…speaks of twice yearly road maintenance formula
The complaints from truckers about the deplorable state of interior roads preceded Government’s declaration that weight limits would be imposed on vehicles traversing the interior.
The announcement is being greeted by worry that the additional cost would be
passed onto customers.
Speaking specifically about the situation in Region Nine (Upper Takutu-Upper Essequibo), Opposition Member of Parliament, Alister Charlie acknowledged that the roads were in a sorry state and trucks were one contributory factor.
“We’re looking at the roads specifically,” he said in an interview with Guyana Times while in Region Nine. “Lethem is a beautiful place, but minus the roads. Our roads at this time are in a deplorable state. Trucks traversing along the roads in hinterland regions is one contributing factor to the deterioration of the roads.”
But noting Public Infrastructure Minister David Patterson’s recent utterances that a weight limit will be imposed on all trucks traversing these roads, Charlie expressed worry that the measure would hamper the delivery of goods and services to those in need.
“Because we will see the escalation of prices, prices start to rise and everything goes with it. When we were in Government, we did road maintenance across this region, inclusive of the Lethem-Linden roads. We did road maintenance two times annually – one before the rainy season and one after.”
“We did not wait until the road was in such a deplorable state and then we go to fix it. The Minister (had) alluded that in August some road work would be done, but at this time it would not be feasible. So, we are facing a problem that might take us to year-end.”
Declaring that overweight trucks were chiefly responsible for wreaking havoc on interior roads in Guyana, Government had announced that moves would be made to amend the relevant laws in order to enforce weight limits on the roadways.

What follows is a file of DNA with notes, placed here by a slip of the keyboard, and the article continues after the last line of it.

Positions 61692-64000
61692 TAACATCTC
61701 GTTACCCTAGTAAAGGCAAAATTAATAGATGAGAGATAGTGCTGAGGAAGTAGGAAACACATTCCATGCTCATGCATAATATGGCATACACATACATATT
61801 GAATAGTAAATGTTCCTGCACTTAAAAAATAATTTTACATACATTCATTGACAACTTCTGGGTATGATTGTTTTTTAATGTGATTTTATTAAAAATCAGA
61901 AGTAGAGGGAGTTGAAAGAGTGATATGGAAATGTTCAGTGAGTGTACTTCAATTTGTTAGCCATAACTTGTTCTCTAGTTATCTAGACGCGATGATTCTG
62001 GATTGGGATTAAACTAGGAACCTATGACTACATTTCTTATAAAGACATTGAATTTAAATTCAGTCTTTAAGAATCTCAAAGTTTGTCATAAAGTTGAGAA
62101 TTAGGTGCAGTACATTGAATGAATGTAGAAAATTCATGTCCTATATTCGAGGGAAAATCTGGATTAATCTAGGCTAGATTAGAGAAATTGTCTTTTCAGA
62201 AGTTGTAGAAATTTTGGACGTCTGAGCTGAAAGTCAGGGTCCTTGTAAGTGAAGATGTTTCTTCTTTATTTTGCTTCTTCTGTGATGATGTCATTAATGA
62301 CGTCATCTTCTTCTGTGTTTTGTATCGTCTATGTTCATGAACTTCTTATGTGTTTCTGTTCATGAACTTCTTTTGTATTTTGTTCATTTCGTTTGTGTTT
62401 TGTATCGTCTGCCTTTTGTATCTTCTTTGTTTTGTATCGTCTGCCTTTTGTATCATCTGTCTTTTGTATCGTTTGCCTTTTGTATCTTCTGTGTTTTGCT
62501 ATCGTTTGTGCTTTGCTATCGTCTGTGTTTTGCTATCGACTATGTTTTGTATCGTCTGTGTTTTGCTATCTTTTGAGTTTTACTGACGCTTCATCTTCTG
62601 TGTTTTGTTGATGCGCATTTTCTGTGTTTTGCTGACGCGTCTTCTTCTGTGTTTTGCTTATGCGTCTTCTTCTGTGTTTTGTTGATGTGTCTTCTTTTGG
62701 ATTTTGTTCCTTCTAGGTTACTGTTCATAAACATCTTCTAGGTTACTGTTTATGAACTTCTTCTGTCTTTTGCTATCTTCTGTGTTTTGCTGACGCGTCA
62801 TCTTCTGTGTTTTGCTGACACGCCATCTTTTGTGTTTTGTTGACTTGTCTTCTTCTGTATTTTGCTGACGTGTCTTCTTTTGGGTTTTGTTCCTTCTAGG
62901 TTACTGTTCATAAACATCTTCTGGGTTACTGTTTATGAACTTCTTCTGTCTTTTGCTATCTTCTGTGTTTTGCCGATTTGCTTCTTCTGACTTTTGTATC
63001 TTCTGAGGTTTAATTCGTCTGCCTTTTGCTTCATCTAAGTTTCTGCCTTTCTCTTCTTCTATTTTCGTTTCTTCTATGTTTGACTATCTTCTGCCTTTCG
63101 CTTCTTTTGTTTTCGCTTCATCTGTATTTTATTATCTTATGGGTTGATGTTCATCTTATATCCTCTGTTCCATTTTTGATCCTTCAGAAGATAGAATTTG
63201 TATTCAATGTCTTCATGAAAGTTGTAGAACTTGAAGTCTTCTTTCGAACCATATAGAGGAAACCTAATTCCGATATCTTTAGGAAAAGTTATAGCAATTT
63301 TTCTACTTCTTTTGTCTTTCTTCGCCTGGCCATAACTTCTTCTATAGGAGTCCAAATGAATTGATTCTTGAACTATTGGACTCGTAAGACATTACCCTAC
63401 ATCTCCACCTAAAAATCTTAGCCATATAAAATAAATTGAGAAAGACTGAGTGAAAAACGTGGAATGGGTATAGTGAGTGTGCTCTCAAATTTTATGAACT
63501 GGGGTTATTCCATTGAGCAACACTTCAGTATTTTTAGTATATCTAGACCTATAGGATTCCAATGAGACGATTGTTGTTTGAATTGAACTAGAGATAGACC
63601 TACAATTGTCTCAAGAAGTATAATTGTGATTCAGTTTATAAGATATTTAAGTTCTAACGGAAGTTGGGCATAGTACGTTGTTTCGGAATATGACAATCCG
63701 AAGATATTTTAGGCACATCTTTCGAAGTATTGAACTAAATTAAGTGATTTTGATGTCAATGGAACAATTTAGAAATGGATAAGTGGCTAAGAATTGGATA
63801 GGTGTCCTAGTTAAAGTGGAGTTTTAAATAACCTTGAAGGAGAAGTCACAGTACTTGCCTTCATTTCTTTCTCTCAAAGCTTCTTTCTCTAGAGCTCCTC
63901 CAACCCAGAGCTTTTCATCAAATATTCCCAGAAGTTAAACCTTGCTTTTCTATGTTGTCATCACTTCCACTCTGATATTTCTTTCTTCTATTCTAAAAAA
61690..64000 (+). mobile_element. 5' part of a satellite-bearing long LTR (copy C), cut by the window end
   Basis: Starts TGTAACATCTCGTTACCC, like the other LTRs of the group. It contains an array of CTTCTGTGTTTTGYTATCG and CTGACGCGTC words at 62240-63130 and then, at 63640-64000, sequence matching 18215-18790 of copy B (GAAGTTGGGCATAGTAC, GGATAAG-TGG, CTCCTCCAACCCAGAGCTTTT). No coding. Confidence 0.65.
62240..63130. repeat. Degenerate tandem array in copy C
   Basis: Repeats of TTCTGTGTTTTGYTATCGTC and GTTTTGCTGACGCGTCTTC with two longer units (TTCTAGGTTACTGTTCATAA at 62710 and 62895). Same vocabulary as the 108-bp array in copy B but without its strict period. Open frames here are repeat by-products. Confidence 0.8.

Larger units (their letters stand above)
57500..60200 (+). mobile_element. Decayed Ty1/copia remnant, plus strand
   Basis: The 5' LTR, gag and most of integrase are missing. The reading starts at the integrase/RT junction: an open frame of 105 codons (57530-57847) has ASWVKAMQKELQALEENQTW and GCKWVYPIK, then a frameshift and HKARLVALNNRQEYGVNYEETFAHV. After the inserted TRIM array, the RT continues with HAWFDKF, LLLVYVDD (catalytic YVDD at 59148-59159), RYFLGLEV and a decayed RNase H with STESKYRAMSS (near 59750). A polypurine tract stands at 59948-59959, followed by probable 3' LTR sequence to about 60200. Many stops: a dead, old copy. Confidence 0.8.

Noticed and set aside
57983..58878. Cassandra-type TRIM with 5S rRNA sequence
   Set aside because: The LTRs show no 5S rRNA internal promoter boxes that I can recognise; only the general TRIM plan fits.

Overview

In fact, the legislative instrument to enable the change in the law is currently with the Chambers of the Attorney General for vetting. Three heavy-duty scales have already been procured, and Government will be moving to have them installed at key locations shortly.
Of the $2.3 billion allocated to the Public Infrastructure Ministry for use on hinterland roads, some 82 per cent of those funds has been committed to contracts, with 43 per cent of the money committed to contracts having already been disbursed to contractors.
Patterson, who made his announcement at the beginning of the 67th Sitting of the National Assembly, was responding to People’s Progressive Party/Civic (PPP/C) Member of Parliament Juan Edghill, who queried what measures were being put in place to address the plight of truckers moving goods and providing services to interior locations using roads such as the Linden-Lethem road link.
In presenting an update to members of the National Assembly, Patterson elucidated the damage done by overweight trucks traversing the interior roads, and pointed out that the pontoon at the Puruni crossing in Region Seven (Cuyuni-Mazaruni) was only recently damaged by a truck.
He explained that the limit for drums on a truck is 50, but that truck that damaged the pontoon at the time was carrying 130 drums of diesel.